Three embedded components in the VisionCoders program include educational field trips held at least twice throughout the year for VisionCoders students to explore economic and cultural opportunities. The field trips are an opportunity for career awareness by exposing the students to a variety of professional environments. They can make more connections between what they are learning in school and what they will need to know to work as professionals.

Second, in the mentorship component, STEM professionals and college student mentors visit VisionCoders students throughout the school year to share more about their STEM-Computer Science (CS) journeys, provide feedback on VisionCoders coding projects, and answer any questions they have concerning the STEM-CS field and college and career pathways.

And third, VisionCoders students will be invited to join a paid summer internship experience immediately following the school year. This will provide all incoming high school students with work-based experiences that align to the STEM-CS career opportunities explored throughout their class.

These concepts are crucial to supporting the STEM-CS pipeline specifically on the south side of San Antonio. IDRA’s data analysis of the VisionCoders target school districts shows that adult employment trends in computer-related fields fall well below the national average of 7%. According to our findings, in the largely Latino geographic area, fewer than 1% of adults work in computer-related fields.

But today’s fastest-growing careers are tech-driven from healthcare to telecommunications to aerospace. The U.S. Bureau of Labor Statistics projects computer science research jobs alone to increase 19% by 2026. And 67% of all new jobs in STEM are in computing.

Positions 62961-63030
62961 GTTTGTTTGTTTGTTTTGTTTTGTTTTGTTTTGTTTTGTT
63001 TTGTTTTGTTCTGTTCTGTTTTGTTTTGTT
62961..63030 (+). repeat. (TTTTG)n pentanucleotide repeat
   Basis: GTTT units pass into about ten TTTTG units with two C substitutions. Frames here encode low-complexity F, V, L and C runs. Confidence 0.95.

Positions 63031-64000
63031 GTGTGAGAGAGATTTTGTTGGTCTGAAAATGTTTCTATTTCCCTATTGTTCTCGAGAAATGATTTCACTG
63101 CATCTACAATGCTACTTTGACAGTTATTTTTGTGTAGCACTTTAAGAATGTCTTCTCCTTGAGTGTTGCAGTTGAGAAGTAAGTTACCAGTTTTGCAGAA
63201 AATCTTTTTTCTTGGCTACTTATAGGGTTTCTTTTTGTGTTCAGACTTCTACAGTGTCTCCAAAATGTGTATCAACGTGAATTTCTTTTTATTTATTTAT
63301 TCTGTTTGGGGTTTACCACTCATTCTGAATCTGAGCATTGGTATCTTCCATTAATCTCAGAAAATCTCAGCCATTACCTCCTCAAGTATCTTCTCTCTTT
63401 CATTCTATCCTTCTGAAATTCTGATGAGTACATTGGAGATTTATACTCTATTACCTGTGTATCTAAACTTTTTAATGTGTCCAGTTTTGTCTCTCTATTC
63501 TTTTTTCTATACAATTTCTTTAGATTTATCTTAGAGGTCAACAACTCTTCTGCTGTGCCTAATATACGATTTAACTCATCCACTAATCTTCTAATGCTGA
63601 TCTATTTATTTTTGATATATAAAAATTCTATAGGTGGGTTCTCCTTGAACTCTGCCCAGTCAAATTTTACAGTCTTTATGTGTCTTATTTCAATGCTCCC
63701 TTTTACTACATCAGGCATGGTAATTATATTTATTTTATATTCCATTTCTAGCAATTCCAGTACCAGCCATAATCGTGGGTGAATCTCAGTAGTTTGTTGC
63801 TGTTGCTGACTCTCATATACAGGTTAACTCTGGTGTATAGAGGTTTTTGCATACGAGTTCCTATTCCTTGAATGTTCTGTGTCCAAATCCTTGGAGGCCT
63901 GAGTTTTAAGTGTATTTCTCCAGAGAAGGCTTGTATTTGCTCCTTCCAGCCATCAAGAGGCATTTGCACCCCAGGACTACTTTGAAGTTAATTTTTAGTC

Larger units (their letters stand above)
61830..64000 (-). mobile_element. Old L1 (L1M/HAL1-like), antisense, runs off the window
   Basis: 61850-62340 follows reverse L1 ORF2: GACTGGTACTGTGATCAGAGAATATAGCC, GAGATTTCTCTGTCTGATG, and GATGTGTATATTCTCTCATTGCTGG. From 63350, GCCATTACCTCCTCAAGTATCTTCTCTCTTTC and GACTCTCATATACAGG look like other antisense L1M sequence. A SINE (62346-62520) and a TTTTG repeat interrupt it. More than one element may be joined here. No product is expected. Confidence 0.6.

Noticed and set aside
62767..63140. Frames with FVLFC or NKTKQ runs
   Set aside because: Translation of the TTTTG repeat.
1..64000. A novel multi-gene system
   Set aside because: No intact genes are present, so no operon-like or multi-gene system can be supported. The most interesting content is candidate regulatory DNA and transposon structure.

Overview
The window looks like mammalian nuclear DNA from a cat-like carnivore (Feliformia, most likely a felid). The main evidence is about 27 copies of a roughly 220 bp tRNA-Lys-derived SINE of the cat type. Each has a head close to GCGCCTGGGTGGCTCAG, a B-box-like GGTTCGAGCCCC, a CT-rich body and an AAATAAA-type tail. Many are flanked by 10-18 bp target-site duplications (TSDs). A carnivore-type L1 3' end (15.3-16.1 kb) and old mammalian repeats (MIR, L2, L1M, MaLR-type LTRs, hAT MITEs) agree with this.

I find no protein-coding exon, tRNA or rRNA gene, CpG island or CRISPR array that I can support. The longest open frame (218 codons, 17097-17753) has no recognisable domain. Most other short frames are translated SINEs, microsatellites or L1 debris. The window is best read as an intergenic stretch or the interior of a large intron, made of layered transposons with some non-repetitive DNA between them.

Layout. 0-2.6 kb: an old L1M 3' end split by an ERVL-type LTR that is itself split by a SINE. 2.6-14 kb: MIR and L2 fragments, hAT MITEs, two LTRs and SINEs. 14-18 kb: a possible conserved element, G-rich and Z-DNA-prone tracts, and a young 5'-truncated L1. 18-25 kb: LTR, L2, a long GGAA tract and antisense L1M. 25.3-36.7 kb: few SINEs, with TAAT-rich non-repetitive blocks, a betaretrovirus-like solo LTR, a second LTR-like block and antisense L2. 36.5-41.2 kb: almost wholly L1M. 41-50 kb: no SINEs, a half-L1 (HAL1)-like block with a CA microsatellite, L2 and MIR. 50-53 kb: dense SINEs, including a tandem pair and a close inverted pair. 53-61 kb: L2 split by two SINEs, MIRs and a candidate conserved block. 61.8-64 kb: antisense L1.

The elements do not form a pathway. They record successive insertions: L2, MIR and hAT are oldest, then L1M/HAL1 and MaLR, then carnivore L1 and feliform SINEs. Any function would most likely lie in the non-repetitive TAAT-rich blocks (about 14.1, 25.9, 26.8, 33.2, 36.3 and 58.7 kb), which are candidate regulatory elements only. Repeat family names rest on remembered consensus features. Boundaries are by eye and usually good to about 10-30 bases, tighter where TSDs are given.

Project-Based Learning and Design-Thinking Frameworks

The educational approaches of project-based learning and design-thinking frameworks inform the VisionCoders course design and curriculum development, leaning into asset-based and innovative practices. Educators teach block programming and video game design through Scratch and platforms. By scaffolding skills and creating games, the VisionCoders course builds confidence among students, who have little or no computing or programming skills, to plan out increasingly complex games and activities.

VisionCoders photo Dwight MS

A VisionCoders student from Dwight Middle School leading his Athens Elementary School buddy through a game programmed especially for him.

Such meaningful and purposeful connections are exactly what the computer science education community recommends. Each VisionCoders student creates a portfolio of products to showcase at the end of the year to the broader community. Feedback from experts and community members are essential tenets of project-based learning and design-thinking frameworks. And student recognition for their hard work is an essential component of VisionCoders.

Join VisionCoders!

During the 2023-24 and 2024-25 school years, we will expand to 12 middle school campuses participating in the VisionCoders program. Participating school districts include East Central, Edgewood, Harlandale, Somerset, South San Antonio, Southside and Southwest ISDs. Depending on enrollment numbers, we are open to including other districts. If you or someone you know in these districts are interested in joining IDRA’s VisionCoders program, please share this article with them and have them contact me at

Stephanie García, Ph.D., is IDRA’s STEM and gender equity education specialist and directs the IDRA VisionCoders program. Comments and questions may be directed to her via email at

See IDRA’s STEM Equity – Online Technical Assistance

[©2022, IDRA. This article originally appeared in the November-December 2022 issue of the IDRA Newsletter by the Intercultural Development Research Association. Permission to reproduce this article is granted provided the article is reprinted in its entirety and proper credit is given to IDRA and the author.]